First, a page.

Roy Williams: Dropped pass ‘was my fault’
by Mark Potash firstname.lastname@example.org December 4, 2011 10:44PM
Chiefs safety Jon McGraw (on turf) gathers in a pass that bounced off Roy Williams for an interception in the end zone. | Brian Powers~Sun-Times Media
Updated: January 6, 2012 8:13AM
Wide receiver Roy Williams took the blame for the deflected pass that turned a game-tying touchdown into a deflating interception late in the fourth quarter Sunday.
On first-and-10 from the Chiefs’ 13-yard line with 4:10 to play and the Bears trailing 10-3, Caleb Hanie threw a pass to Williams — in traffic, but open — over the middle at the goal line. The ball bounced off Williams’ hands, was tipped by linebacker Derrick Johnson and caught by safety Jon McGraw just before it hit the ground in the end zone.
‘‘It was my fault. I’ve got to make those plays,’’ Williams said. ‘‘Did that lose the game? Nope. There were a lot of things that happened before that that [could have made a difference]. But in my mind, yes, it [did]. In the fans’ mind, yes, it [did].’’
As it turned out, it was the only time Hanie threw his way all day.
‘‘I didn’t see it until late because I had a linebacker right in my face,’’ Williams said. ‘‘So when I came around him, all I saw was the big brown thing in front of me, and I just tried to stop it.’’
How many times out of 10 does he make that catch?
‘‘I guess nine out of 10 now,’’ he said. ‘‘It’s not a tough play. It looks tough, but it’s not. I can make that play.’’
The Chiefs came into the game with an NFL-low 13 sacks in 11 games. But they had seven against the Bears, including six in the second half. Rookie linebacker Justin Houston (three sacks), Johnson (one), McGraw (one) and defensive end Tyson Jackson (one) had one sack among them coming into the game but combined for six Sunday.
‘‘They had a good game plan for us,’’ right guard Chris Spencer said. ‘‘They executed pretty well. We were ready for everything they had. We were prepared for it. We just didn’t get our job done.’’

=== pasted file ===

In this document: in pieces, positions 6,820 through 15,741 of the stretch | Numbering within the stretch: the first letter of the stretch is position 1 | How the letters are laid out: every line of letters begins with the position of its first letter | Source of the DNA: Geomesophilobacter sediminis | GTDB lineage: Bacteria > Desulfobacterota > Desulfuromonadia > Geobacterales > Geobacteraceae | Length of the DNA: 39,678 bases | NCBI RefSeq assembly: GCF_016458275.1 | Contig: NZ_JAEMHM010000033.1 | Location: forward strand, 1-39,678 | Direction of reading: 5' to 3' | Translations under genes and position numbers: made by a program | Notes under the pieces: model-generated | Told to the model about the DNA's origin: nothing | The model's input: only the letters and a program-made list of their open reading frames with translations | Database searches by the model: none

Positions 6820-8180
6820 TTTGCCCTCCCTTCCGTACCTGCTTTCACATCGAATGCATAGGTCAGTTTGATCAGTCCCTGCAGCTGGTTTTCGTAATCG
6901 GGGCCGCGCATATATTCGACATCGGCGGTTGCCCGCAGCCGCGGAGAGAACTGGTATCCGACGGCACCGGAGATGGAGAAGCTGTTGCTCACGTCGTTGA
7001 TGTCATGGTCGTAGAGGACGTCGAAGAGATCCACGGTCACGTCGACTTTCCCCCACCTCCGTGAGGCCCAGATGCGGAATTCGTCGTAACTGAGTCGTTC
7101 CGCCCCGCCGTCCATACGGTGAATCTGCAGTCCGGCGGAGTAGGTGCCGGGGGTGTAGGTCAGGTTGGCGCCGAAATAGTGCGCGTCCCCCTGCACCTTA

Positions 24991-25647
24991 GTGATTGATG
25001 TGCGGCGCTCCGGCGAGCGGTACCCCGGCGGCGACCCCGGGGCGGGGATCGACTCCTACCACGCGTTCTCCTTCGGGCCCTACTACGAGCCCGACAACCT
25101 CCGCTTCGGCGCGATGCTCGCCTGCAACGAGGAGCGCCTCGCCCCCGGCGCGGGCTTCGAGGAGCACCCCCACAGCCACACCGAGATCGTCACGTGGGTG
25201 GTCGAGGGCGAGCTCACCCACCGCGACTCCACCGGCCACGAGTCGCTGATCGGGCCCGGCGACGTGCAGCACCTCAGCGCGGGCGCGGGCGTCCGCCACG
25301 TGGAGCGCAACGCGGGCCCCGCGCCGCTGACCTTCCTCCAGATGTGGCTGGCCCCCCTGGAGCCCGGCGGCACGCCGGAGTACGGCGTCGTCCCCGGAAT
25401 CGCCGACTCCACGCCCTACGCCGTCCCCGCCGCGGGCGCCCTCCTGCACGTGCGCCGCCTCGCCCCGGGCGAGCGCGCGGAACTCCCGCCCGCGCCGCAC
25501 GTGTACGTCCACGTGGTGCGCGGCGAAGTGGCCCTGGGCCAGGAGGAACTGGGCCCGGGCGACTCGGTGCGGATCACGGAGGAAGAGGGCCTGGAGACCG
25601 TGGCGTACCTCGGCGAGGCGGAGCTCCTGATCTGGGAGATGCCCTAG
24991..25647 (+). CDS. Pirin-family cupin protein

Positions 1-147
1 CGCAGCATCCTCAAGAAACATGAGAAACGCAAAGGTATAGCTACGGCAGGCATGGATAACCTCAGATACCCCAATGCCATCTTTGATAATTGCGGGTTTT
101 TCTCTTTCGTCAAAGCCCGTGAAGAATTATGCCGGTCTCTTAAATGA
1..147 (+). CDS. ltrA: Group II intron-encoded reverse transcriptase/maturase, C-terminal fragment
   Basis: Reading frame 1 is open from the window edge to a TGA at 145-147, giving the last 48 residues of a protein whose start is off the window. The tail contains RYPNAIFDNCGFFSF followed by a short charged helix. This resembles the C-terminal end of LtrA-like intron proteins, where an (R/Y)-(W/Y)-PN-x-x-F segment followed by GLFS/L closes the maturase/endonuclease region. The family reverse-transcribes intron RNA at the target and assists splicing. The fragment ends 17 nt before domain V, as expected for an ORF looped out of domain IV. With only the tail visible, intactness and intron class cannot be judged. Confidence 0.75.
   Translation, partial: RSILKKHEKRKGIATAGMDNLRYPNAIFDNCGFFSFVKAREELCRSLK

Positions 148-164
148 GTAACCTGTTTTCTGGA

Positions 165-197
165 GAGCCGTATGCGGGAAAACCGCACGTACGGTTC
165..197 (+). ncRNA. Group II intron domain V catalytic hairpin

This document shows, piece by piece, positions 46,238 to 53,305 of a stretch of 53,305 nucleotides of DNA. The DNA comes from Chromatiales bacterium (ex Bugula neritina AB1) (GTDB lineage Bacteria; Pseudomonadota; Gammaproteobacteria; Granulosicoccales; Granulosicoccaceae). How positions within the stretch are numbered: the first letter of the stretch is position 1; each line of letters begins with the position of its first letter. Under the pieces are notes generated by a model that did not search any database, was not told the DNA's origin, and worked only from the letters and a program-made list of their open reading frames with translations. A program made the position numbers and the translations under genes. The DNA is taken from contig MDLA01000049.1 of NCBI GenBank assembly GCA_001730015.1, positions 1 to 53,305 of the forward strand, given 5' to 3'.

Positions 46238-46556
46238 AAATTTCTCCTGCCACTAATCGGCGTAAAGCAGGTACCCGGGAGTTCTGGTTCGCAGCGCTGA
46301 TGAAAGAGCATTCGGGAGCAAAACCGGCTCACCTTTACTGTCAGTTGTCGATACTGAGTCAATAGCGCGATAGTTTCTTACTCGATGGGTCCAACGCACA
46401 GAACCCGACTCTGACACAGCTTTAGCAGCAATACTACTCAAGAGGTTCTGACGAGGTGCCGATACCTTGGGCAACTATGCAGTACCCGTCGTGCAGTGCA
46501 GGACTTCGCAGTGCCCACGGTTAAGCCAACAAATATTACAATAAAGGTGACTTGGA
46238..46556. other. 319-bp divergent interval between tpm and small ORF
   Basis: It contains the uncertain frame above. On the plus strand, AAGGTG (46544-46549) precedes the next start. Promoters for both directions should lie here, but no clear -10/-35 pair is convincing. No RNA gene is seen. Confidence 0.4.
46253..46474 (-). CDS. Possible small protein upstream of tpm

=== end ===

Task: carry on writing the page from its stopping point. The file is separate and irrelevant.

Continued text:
The Bears had a first down at their 47 with 2:45 left, but Johnson and Tamba Hali sacked Hanie to put the Bears in a fourth-and-17 situation. Hanie’s incomplete pass to Earl Bennett all but clinched the game.
‘‘We just didn’t play well,’’ Bears center and captain Roberto Garza said. ‘‘They did a good job of coming after [Hanie], and we just didn’t stop it. They had a good night, and we didn’t block.’
Hanie lost another touchdown when a four-yard scoring pass to Marion Barber in the second quarter was nullified by an illegal-formation penalty. Barber lined up wide left and was uncovered by the Chiefs. But the Bears only had six players on the line of scrimmage. You need seven.
The Bears settled for Robbie Gould’s 32-yard field goal and a 3-0 lead.
‘‘It’s tough for me to say [what happened] because I don’t know,’’ tight end Matt Spaeth said. ‘‘But obviously it’s something we can’t do. You can’t beat yourself. That’s seven points we took off the board at a big time in the game.’’
The Bears rued several missed opportunities that could have made a difference.
On the Chiefs’ Hail Mary touchdown drive at the end of the second quarter, safety Craig Steltz forced a fumble on a 14-yard pass to Dwayne Bowe along the right sideline, but Bowe somehow recovered the ball while on his back and two or three players on top of him.
‘‘Me, Lance [Briggs] and Charles [Tillman] were all on top of him and somehow he was able to reach over and grab it,’’ Steltz said.
Besides Matt Forte’s sprained right knee, the Bears also lost safety Major Wright, who missed the second half with a shoulder injury. Steltz replaced him and led the Bears with 10 tackles.